Role of ALX in CD28 signaling

Project: Research project

Project Details


DESCRIPTION (provided by applicant): T cell activation is central to initiating an immune response. Two signals are required: an antigen-specific signal through the T cell receptor (TCR) and an antigen-independent costimulatory signal, primarily provided by CD28 in naive T cells. Recent work has focused on therapeutic inhibition of inappropriate T cell activation, as in autoimmune diseases, by blocking CD28 costimulation. We have identified a novel adaptor, ALX, which is related to the adaptor RIBP/TSAd/Lad. RIBP-deficient mice are grossly normal, although T cells are somewhat impaired in IL-2 production and proliferation. Older RIBP-deficient mice have increased rates of autoimmune disease stemming from an inability to down-regulate T cell responses through apoptosis. Perhaps the mild phenotype in the RIBP-deficient mice is due to compensation by a related molecule, which we propose is ALX. Interestingly, overexpression of ALX in Jurkat T cells inhibits TCR/CD28 activation of the IL-2 promoter. In particular, overexpression of ALX in Jurkat T cells inhibits TCR/CD28 activation of the RE/AP composite element, the primary site of CD28 transcriptional upregulation of the IL-2 promoter, while TCR-mediated AP-1 activation is unaffected by ALX overexpression. Therefore, ALX
overexpression affects CD28 rather than TCR signaling. Recent data has shown that ALX binds to MEKK2, MEKK3 and MEK5, components of a map kinase pathway leading to activation of Erk5/BMK1. In this proposal, a series of interrelated aims, combining biochemical and genetic approaches, will test the hypothesis that ALX plays an important regulatory role in CD28 signaling leading to IL-2 upregulation during T cell activation through modulation of the MEKK/MEK5/Erk5 pathway.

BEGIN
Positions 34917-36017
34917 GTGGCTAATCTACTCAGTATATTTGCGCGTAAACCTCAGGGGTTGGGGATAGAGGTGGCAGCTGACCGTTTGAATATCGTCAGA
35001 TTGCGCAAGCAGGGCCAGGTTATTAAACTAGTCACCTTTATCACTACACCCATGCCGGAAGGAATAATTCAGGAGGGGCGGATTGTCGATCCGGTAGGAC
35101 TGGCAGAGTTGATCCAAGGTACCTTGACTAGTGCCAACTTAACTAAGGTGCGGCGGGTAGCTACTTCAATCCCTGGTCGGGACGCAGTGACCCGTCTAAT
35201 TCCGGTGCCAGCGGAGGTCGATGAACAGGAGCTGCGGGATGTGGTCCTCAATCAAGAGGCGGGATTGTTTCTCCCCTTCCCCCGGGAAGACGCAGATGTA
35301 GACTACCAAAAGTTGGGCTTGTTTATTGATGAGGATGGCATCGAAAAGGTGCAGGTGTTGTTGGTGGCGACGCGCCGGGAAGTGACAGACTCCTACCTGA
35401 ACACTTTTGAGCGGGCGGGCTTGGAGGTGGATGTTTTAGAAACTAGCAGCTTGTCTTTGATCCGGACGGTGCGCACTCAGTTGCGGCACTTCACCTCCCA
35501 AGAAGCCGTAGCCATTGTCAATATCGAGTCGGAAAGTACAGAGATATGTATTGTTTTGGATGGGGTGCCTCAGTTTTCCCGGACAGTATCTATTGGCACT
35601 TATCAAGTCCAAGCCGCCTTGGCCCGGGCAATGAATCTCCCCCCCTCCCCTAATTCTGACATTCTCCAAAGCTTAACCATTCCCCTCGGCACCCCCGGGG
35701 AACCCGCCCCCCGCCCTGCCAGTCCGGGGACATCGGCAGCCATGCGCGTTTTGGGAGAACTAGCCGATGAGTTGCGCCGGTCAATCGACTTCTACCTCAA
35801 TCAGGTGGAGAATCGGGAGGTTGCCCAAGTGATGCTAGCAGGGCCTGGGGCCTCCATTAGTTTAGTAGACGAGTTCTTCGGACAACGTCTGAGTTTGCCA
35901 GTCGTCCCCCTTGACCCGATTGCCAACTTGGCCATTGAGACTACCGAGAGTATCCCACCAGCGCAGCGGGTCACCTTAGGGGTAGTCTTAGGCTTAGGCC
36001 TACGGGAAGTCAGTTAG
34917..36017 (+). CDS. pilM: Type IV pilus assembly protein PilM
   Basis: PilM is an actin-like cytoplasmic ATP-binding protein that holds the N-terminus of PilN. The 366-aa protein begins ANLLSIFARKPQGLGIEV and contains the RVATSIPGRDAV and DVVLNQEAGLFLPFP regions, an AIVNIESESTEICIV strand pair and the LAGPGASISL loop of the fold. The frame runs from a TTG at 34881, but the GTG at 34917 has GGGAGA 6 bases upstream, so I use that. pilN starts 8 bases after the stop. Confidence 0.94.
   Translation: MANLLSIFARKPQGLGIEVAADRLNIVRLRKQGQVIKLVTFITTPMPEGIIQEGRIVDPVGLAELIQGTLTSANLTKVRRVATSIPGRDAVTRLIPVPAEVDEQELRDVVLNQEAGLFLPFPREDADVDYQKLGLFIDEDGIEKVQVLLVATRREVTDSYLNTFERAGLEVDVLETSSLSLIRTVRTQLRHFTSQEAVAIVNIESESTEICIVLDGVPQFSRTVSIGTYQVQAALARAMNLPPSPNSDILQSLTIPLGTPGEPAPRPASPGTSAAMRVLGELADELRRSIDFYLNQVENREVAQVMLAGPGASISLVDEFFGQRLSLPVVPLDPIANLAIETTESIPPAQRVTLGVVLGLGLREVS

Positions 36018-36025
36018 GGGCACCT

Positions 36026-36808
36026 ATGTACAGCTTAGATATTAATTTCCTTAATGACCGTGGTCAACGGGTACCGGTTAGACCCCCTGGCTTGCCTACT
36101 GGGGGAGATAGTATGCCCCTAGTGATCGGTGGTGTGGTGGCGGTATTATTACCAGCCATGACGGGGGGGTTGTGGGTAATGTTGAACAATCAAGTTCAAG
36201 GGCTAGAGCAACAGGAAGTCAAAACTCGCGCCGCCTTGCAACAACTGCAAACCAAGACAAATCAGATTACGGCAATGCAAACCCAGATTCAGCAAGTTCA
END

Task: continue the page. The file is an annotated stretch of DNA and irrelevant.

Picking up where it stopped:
Specific Aim #1: Determining the role of ALX in modulating the MEKK/MEKS/Erk5 pathway. We have found that ALX associates with MEKK2, MEKK3 and MEKS. The role of ALX in regulating the MEKK/MEK5/Erk5 pathway during TCR/CD28 stimulation will be analyzed. In addition, the subcellular localization of these proteins during T cell activation will be examined.
Specific Aim #2: To understand the role of ALX phosphorylation in modulating its function during T cell activation. We have shown that ALX becomes phosphorylated after TCR/CD28 stimulation, most likely on serine. Since ALX associates with the serine/threonine kinases MEKK2, MEKK3 and MEKS, the ability of these kinases to phosphorylate ALX on sites that axe
phosphorylated in vivo upon activation of TCR/CD28 will be determined. Through mutation of these sites, the role that ALX phosphorylation plays in regulating RE/AP activation, as well as in the MEK5/Erk5 pathway, will be examined.
Specific Aim #3: Generation and analysis of ALX-deficient mice. The analysis of CD28 function and T cell activation in ALX-deficient T cells will complement the biochemical approaches in Specific Aims 1 and 2 to define the role of ALX in CD28 signaling, IL-2 activation and the regulation of the MEK5/Erk5 pathway during T cell activation. These mice will be crossed to RIBP-deficient mice, to determine whether the additional deficiency of ALX exacerbates the phenotype.
Effective start/end date7/1/046/30/10


  • Medicine(all)
  • Immunology and Microbiology(all)